Suppose you received a failing grade in a course. You don’t like it, of course, but can you say that the grade is unfair? To answer this question, you would likely take several things into consideration. For example, does the grade accurately reflect how well you performed in the course? Were your scores added accurately and were they computed in an unbiased fashion? Has the professor treated you in a polite and professional fashion? Finally, has the professor communicated the grading process to you adequately? In judging how fairly you have been treated, questions such as these are likely to be raised—and your answers are likely to have a considerable impact on how you feel about your grade, the professor, and even the school as a whole.
Moreover, they are likely to have a profound effect on how you respond, such as whether you quietly accept the grade, complain about it to someone, or even quit school entirely. Although this example involves you as a student, the same considerations are likely to arise in the workplace. In that context, instead of talking about grades from professors, concerns about justice may take analogous forms. Does your salary reflect your work accomplishments?
How was your performance evaluation determined? Were you treated with dignity and respect by your boss? Were you given important job information in a thorough and timely manner? Matters such as these are relevant to organizational justice—the study of people’s perceptions of fairness in organizations. My discussion of organizational justice focuses on three key areas—the major forms of organizational justice, the relationships between these forms, and suggestions for promoting justice in organizations.
Forms of Organizational Justice and Their Effects
The idea that justice is a multifaceted concept follows from the variety of questions just raised, everything from how much you get paid to how well you are treated by your boss. Organizational justice takes the four different forms identified here. Each of these forms of justice has been found to have different effects in organizations.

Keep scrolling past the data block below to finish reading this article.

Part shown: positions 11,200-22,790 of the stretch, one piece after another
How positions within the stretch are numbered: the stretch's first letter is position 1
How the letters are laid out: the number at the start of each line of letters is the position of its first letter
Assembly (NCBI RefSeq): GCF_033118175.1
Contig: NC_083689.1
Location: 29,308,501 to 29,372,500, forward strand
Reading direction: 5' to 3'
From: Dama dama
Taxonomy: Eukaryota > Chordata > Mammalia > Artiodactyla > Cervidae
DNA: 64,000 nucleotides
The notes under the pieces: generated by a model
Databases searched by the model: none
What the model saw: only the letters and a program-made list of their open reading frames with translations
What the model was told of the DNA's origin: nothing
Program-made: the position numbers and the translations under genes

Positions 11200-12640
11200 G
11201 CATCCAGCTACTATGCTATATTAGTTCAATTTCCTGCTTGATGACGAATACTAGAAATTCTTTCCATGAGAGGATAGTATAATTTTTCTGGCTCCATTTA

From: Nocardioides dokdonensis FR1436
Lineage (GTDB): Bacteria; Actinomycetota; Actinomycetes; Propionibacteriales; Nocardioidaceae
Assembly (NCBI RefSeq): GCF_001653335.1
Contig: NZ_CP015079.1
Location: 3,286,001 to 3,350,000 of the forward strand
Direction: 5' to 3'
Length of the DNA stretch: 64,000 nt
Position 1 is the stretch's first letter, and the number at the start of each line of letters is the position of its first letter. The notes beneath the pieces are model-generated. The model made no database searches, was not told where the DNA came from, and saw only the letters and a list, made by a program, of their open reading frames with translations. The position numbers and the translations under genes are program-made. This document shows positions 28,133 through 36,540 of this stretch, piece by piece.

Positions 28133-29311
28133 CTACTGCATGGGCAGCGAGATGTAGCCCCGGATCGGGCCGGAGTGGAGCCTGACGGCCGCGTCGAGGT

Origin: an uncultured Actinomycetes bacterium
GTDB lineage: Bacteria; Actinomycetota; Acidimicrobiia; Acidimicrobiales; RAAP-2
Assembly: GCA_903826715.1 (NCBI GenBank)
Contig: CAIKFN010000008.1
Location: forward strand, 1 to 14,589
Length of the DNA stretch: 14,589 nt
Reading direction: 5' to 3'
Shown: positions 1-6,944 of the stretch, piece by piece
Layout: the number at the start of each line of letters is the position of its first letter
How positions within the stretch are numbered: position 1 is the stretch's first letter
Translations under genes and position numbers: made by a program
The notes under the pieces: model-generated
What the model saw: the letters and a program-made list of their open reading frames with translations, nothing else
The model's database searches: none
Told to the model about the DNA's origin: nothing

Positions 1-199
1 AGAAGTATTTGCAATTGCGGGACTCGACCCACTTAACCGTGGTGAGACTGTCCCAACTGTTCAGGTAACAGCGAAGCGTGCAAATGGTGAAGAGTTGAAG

Distributive Justice. On the job, people are concerned with getting their “fair share” of resources. We all want to be paid fairly for the work we do and we want to be adequately recognized for our efforts and any special contributions we bring to the job. Distributive justice is the form of organizational justice that focuses on people’s beliefs that they have received fair amounts of valued work-related outcomes (e.g., pay, recognition, etc.). For example, workers consider the formal appraisals of their performance to be fair to the extent that these ratings are based on their actual level of performance (for an example, People who believe that they have been ill-treated on the job tend to experience high levels of stress and also feel dissatisfied with their jobs and the companies in which they work. Feelings of distributive justice can have a great impact on people’s motivation to perform their jobs.) A recent study provides good insight into this process.
Researchers conducting this investigation compared two groups of workers with respect to their feelings about distributive justice: a group of local workers from Singapore and a group of foreign workers, Chinese people who worked in Singapore. In this setting, foreign workers tend not to be paid commensurate with their skills. Not surprisingly, the foreign workers expressed higher levels of distributive injustice and were less productive on their jobs. Because they received less, they did less, as distributive justice dictates. These findings are illustrative of many that demonstrate people’s keen sensitivity to their perceptions of the fairness by which resources are distributed on the job. In general, the more people believe that their rewards (e.g., pay, work assignments) are distributed in a fair manner; the more satisfied they are with them.